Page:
Tether, the leading issuer of stablecoins in the cryptocurrency market, has reported an increase in its stablecoin lending activities, despite announcing its intention to eliminate such loans by the end of 2022.
According to Tether’s latest quarterly report, the company’s assets included $5.5 billion in loans as of June 30, marking a slight increase from the previous quarter’s $5.3 billion. A spokesperson for Tether informed The Wall Street Journal (WSJ) that this recent uptick in stablecoin lending was primarily due to a few short-term loan requests from long-term clients with established relationships. The spokesperson reiterated the company’s plan to completely phase out these loans by 2024.
Stablecoin loans had become a popular financial product offered by Tether, enabling users to borrow USDT in exchange for collateral. However, these secured loans had faced scrutiny due to a lack of transparency regarding collateralization and the borrowers’ identities.
In December 2022, a WSJ report raised concerns about these products, alleging that the loans were not fully backed by collateral. The report questioned Tether’s ability to meet redemption demands during times of financial stress.
Tether had addressed these controversies in 2022, defending the collateralization of its loans and dismissing concerns as “FUD” (Fear, Uncertainty, Doubt) at the time. The company had maintained that its loans were overcollateralized.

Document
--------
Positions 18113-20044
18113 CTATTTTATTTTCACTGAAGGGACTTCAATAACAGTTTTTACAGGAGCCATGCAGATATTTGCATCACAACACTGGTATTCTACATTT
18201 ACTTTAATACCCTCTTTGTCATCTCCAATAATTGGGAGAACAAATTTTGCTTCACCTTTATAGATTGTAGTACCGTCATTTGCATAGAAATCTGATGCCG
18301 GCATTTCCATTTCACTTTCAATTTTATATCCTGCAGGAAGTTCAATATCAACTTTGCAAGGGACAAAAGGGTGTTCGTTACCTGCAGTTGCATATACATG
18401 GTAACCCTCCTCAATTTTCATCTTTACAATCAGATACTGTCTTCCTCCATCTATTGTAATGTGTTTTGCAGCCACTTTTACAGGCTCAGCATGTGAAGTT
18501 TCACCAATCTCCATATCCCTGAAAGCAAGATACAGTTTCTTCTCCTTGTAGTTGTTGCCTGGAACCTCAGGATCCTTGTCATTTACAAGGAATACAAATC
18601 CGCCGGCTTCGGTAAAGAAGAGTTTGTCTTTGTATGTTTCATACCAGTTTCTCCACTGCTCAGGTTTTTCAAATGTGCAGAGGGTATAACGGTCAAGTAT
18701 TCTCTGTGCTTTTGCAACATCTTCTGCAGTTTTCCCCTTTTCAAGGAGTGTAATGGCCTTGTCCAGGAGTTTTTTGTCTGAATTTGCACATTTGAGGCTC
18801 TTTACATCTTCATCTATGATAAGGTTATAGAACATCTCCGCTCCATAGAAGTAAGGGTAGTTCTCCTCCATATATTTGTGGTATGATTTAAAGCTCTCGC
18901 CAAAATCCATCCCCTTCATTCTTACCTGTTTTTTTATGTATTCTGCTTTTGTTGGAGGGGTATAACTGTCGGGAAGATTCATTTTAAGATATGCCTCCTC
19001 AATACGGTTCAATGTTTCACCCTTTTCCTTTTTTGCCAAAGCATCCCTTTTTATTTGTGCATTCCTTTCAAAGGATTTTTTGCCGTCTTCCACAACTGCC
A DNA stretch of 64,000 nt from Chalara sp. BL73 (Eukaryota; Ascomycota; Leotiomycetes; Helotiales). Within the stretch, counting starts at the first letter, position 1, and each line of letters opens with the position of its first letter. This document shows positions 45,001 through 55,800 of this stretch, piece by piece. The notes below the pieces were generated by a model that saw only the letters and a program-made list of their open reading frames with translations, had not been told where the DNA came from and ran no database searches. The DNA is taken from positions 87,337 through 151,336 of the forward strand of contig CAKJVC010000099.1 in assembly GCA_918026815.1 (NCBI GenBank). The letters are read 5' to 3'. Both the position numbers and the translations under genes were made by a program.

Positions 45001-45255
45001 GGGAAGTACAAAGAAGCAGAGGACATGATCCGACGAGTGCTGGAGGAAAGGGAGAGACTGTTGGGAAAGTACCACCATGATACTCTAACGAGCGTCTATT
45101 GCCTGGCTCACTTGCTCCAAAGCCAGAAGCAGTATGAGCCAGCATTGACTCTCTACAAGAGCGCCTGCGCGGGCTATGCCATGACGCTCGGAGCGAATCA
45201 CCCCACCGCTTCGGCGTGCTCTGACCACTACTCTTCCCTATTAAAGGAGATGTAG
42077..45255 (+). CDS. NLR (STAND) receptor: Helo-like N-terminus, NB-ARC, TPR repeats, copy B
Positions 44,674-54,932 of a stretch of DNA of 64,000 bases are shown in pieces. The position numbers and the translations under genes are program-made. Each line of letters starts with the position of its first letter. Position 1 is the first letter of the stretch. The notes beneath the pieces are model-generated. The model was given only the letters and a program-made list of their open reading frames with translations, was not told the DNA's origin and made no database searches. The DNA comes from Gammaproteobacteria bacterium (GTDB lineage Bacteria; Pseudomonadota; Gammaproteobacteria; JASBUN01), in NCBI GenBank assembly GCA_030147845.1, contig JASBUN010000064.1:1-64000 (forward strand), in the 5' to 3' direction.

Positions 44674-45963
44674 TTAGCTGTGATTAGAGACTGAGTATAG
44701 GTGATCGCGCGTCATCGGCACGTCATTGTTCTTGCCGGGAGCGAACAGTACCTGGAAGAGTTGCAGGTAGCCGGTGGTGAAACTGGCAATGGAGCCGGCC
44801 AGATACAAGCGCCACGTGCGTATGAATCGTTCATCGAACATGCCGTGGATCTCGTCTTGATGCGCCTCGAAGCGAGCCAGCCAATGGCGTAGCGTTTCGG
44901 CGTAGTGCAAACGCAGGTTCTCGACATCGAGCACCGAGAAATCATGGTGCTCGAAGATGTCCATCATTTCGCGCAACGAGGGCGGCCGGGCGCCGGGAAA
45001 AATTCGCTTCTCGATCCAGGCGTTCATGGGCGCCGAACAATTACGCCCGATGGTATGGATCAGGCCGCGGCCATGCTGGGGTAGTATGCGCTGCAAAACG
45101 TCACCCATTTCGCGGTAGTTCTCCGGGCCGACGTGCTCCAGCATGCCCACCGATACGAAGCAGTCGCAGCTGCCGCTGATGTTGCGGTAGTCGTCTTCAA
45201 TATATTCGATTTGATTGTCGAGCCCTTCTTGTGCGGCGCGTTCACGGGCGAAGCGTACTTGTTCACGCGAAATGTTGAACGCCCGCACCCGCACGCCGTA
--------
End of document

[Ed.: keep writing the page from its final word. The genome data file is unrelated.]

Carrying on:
The recent resurgence of secured loans for Tether coincides with its growing market dominance and profitability. In September, Tether reported surplus reserves of $3.3 billion, a significant increase from the $250 million reported in 2022. Despite reaching out to Tether for comment, Cointelegraph has not received a response.
However, Tether did release a response to the WSJ article, asserting that the publication’s concerns regarding stablecoin loans are unwarranted. Tether emphasized that with $3.3 billion in excess equity and a projected annual profit of $4 billion, it is effectively offsetting the secured loans and retaining profits within the company’s balance sheet. Tether reiterated its commitment to removing secured loans from its reserves as previously announced.